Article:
Category Archives: nature ranger fun

Bare foot on a school day, stories in the hedgerow & developing ninja awareness

So busy  in the woods this last while,  but there is always time to listen to the silence even for one minute, which is filled with: bird song, insects buzzing, dogs barking, cars and children in the distance . We often practice deer ears at earth play forest schooling.

Ysgol Gynradd Aberteifi 

Children from Ysgol Gynradd Aberteifi years 3, 4 5 & 6 walked to the Coppicewood college for a morning or an afternoon session and then walked back to school again through the wild life park and along the river.  Luckily they all had dry weather, but the time and distance travelled  shows the wonderful commitment of the teachers and pupils over the last couple of weeks.

Fox walking

10 acres did lose a bunch or two as they went looking for unusual objects hidden in the woods. Some of them went bare foot and practised fox walking: which is slow walking with bare feet- really trying to feel the ground beneath you.


They got a tour of the college, the woods  and the plot we have just coppiced this year. I was keen to show them that by taking care when felling trees (with an axe) and doing this at the right time,  means the tree has enough light that once spring comes it grows shoots from its base which will become trunks. These will after 7- 10 years be ready to cut again and  in this way some coppice can be as old as 1000 years. Coppicing dates back to 5000 BC.


Charcoal which is an excellent and useful product of coppicing gets made at the College and was used to smelt iron, long before coal or coke.

Children tried out sawing on a saw horse and a couple tried using a double handed saw.

children also tried using a draw knife  which is used to shape wood on a shave horse.



The other younger groups of children came to tell stories and they used clay dug from the woods, twigs, leaves seeds and the environment around them to make places and figures for their stories .

Some of them used a device to help form a story where, we lay a long piece of string out that goes from one place to another- this is the line of their story. However children being true creatives made doorways into a new universes, swings and ropes with the string too.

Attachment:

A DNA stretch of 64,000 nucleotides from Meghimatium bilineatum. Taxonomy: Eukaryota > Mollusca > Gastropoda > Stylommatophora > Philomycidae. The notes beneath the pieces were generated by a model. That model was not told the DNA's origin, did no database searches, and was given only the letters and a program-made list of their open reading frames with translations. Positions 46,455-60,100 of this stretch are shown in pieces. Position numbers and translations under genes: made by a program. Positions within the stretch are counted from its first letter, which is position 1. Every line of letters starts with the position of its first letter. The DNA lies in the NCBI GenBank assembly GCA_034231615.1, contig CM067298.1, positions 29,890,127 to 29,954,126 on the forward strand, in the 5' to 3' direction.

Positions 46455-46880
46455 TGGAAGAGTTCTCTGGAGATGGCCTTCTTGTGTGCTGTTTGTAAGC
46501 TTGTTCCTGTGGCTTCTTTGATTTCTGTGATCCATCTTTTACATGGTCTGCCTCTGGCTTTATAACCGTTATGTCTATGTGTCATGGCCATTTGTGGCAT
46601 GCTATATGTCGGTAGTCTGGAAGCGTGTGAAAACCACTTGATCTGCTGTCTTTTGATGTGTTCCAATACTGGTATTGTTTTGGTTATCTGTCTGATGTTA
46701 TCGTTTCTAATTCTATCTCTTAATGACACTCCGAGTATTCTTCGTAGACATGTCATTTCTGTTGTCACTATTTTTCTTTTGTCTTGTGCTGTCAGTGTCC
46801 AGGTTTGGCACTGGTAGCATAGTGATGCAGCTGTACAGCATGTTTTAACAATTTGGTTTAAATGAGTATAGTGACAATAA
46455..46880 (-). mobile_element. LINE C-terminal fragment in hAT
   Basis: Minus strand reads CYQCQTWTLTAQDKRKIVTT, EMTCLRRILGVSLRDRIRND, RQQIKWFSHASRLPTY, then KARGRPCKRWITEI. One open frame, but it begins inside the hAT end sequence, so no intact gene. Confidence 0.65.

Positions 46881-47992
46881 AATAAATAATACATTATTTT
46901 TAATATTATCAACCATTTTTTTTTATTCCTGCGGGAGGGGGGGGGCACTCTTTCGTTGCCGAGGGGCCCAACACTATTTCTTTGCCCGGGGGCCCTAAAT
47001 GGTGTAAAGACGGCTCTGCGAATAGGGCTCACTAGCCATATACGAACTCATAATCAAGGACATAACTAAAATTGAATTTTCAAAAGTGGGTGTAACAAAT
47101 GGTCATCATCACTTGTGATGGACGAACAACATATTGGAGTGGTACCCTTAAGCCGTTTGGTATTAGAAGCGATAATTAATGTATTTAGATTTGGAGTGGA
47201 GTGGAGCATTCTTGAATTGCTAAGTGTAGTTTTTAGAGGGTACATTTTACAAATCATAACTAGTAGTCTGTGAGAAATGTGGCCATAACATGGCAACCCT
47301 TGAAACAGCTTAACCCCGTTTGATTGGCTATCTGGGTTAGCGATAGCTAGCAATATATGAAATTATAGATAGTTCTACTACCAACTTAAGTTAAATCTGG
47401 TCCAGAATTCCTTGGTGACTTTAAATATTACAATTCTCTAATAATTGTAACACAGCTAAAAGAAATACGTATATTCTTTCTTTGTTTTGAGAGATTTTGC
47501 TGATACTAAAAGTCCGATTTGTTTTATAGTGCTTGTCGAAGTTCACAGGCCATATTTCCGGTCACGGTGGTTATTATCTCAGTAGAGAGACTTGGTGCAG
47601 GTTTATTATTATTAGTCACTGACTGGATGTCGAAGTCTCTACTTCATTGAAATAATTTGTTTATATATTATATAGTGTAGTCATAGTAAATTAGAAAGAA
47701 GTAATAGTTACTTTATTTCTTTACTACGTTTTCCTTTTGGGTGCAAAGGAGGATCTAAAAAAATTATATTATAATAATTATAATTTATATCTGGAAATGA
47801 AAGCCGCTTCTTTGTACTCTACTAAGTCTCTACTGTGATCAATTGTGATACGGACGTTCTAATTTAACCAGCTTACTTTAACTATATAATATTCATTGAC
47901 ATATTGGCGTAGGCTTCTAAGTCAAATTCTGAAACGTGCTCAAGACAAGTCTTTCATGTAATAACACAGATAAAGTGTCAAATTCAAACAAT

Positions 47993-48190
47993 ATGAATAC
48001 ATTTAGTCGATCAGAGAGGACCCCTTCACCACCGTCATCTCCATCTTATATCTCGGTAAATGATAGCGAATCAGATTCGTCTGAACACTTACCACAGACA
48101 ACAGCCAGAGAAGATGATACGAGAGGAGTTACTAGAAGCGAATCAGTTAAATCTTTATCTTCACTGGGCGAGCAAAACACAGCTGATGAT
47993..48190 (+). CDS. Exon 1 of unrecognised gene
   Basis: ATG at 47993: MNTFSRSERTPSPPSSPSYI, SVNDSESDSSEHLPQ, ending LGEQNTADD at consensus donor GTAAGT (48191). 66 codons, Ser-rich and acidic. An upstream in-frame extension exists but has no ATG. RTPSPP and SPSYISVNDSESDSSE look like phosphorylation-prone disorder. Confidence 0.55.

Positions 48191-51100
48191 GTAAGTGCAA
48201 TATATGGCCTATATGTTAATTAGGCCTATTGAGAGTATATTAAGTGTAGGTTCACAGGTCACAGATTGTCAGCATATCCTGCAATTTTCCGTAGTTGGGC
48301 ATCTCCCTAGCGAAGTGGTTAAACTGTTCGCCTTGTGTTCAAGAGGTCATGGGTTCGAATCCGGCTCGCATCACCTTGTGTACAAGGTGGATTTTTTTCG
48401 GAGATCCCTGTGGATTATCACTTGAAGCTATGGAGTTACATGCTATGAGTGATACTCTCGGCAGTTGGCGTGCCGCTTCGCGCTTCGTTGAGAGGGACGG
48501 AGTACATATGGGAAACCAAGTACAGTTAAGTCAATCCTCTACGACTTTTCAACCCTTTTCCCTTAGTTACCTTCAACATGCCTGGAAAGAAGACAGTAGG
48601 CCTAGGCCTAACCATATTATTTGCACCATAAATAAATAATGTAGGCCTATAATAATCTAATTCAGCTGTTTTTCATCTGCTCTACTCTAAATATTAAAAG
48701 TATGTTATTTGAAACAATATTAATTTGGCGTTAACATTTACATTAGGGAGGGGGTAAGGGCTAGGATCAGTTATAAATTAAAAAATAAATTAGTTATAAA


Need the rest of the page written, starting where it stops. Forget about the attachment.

We also played games to enable them to tune into their environment a little, as for most of them this was there first visit. They went off and brought back in order of picking: objects, leaves, findings from a short journey into the many directions of the woods. They laid these out and we discussed what they brought back – was it edible? what was its name ? and did it having healing properties ?

Coppicewood College is just outside Cilgerran, near Forest camping site. The college was set up for adult courses in sustainable woodland management, primarily coppicing, green wood working, charcoal making, hedge- laying. See my page on the college or visit their website. We often have volunteer days on a Wednesday, but please check the face book page or website to make sure we are open.

Earth play Forest schooling runs Saturday Nature ranger morning sessions, holiday full day activities- includes cooking on the fire lots of games and wood work.


On the way in to the college there is a path with an abundance of plantain. This incredible plant can be used for stings, bites, drawing out splinters or glass stuck in the skin, to stop bleeding and for bladder and kidney problems.

Holiday -days in the wood,home schooling and Saturday nature ranger fun

We have held holiday sessions over Easter and half term.

Not everyone goes to school and we have decided to try out a short group of sessions for children every other Friday. Preparing food and cooking it on the fire is part of the session which run currently from 10-1.30. last week we made pancakes and salad. Previously soup, scrambled eggs, beans and 22 pieces of toast got turned using tongs made by the group. We have also played games, run about, used our senses and started making things.